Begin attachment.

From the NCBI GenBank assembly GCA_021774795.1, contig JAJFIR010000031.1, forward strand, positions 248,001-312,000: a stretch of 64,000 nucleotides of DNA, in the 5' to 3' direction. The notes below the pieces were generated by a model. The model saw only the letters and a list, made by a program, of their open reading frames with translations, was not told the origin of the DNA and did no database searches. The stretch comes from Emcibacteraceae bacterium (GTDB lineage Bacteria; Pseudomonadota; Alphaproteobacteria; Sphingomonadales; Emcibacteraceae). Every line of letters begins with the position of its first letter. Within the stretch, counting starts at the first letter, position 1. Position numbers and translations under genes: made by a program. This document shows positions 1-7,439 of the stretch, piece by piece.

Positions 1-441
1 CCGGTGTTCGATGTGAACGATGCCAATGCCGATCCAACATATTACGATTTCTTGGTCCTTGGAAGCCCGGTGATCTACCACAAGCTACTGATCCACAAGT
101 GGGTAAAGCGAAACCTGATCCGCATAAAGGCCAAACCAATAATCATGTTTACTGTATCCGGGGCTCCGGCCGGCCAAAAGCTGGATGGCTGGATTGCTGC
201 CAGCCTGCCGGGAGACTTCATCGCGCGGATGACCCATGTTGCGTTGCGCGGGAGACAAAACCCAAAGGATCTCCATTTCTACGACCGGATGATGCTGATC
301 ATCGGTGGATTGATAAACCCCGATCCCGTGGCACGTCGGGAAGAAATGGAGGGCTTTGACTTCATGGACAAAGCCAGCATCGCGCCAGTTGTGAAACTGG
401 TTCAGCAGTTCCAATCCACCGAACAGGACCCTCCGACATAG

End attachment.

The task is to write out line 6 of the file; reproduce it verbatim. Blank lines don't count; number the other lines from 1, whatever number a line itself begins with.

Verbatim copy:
301 ATCGGTGGATTGATAAACCCCGATCCCGTGGCACGTCGGGAAGAAATGGAGGGCTTTGACTTCATGGACAAAGCCAGCATCGCGCCAGTTGTGAAACTGG